Staff member
Nov 25, 2019
*missing from this, all the veterans of these games who don't think they've improved and are worse then how they were in 2007 (gamers hate change) :D
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Apr 22, 2020

For those who don't know, a good entry level borderline "mil-sim" first person shooter that manages to toe the line between the complexities of the Arma series, the gunplay of Insurgency, and the teamwork of... hmmmm best teamplay game I've everplayed.

It's amazing how much progress has been made in this game. Granted, it's still technically "early access", and has been since 2015, but I've felt since late 2016/2017 that this game has been plenty stable, with plenty of content. I have a feeling soon there will be several very well received mods coming out as well. You know it's pretty stable when going prone doesn't shoot you dozens of feet up into the air.

Great game that I keep coming back to!


Jan 14, 2020
While Lord of The Rings Online has one of the greatest online communities you can experience, it is also a place for regular updates for fans to enjoy, like new storylines, items, housing areas, dungeons, kinship updates, and events:

It is celebrating it's 13th anniversary this weekend and even implementing a historic moment of the wedding between Aragorn and Arwen later this summer. How cool is not that!:)

'I wish it need not have happened in my time,' said Frodo.
'So do I,' said Gandalf, 'and so do all who live to see such times. But that is not for them to decide. All we have to decide is what to do with the time that is given us.'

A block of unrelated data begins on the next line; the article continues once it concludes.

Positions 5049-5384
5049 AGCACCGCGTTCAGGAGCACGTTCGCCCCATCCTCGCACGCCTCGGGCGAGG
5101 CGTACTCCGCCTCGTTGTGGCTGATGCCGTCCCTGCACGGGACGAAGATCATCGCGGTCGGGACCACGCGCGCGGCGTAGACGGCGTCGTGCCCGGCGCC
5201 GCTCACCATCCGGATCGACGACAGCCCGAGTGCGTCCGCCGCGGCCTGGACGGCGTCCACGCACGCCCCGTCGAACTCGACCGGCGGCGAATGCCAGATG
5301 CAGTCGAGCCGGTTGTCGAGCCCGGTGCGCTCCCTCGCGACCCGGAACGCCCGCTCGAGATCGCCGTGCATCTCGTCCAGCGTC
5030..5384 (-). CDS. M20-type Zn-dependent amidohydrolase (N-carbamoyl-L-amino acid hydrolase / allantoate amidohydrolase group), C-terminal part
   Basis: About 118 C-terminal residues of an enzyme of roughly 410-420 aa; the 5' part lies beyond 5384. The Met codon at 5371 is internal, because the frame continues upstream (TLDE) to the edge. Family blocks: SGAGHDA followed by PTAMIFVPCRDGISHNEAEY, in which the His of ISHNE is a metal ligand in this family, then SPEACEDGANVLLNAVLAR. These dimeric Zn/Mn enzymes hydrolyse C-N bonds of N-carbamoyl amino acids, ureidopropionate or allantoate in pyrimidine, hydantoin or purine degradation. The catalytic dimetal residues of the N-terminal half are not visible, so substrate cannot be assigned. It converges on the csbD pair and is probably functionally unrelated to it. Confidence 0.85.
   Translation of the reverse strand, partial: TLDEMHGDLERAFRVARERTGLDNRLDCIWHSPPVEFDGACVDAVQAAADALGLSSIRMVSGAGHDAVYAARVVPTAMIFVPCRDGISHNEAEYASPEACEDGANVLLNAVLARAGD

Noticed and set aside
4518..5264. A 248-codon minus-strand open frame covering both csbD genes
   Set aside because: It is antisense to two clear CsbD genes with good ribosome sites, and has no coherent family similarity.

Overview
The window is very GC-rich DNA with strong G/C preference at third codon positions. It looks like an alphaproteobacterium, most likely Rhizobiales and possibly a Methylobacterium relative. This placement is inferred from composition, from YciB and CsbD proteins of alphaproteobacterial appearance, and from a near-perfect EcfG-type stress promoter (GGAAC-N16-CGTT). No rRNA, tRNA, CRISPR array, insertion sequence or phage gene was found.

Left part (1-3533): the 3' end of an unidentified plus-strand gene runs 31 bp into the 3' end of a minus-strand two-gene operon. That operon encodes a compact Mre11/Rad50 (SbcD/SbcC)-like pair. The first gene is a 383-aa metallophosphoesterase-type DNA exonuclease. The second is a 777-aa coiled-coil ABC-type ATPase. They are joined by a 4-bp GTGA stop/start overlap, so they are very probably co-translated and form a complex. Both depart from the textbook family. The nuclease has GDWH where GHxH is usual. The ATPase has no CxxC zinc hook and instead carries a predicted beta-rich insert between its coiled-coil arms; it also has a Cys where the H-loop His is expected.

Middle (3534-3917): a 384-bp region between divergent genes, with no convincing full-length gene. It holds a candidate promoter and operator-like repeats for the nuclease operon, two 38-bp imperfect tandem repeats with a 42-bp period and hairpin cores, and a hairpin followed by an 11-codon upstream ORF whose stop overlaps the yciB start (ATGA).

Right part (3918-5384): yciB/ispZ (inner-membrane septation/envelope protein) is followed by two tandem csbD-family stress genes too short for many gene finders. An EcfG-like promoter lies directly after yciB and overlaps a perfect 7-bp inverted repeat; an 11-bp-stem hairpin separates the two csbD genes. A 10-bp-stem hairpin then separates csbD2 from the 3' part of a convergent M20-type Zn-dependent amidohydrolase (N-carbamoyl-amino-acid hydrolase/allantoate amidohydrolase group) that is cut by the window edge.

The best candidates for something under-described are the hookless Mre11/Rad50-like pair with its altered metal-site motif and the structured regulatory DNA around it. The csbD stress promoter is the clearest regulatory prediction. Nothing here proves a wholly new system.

J.R.R. Tolkien – The Fellowship of The Ring
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Community Contributor
Jan 13, 2020
You already know I'm gonna be in here mentioning Kerbal Space Program :p

KSP has been developed far beyond where it was when it was first launched in Alpha in 2011. New parts, planets, and game systems have been added consistently since then. Having grown from its beginnings as a small little rocket physics sandbox on PC, KSP is now being used in classroom learning (an entirely new version of the game was released specifically for educational use), has had an expansion officially supported by NASA, has been migrated from Unity 4 to Unity 5, and has been ported to the PS4 and Xbox One.

I think KSP's 9-year journey is a testament to what a small team of dedicated developers can do when they are passionate about their game and supported by their community.
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Feb 17, 2020
Skyrim. Because mods took something great and made it legendary.

Gothic 3. It was genuinely, fundamentally broken on launch. Developer and community patches made it a worthy entry to a franchise much beloved by its fans.

Overkill's The Walking Dead. Because it used to be on sale and now isn't.

The Crew 2. I haven't followed that game, but I played the open beta and my goodness was it one to avoid. I recall early Steam reviews agreeing. Metacritic scores were not good either at 66. But Ubisoft must have done something right with it because:
View: https://imgur.com/yqg1svD

Out of 5,268 reviews between launch (June 2018) and 26 April 2019, 56% positive. 27th April 2019 to 21 April 2020, 85% positive out of 12,736 reviews.
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Apr 22, 2020
Without a doubt that would be Path of Exile. I mean really, they keep adding new content and storyline, updating their engines and just constantly improving. Really has to be the best in this regard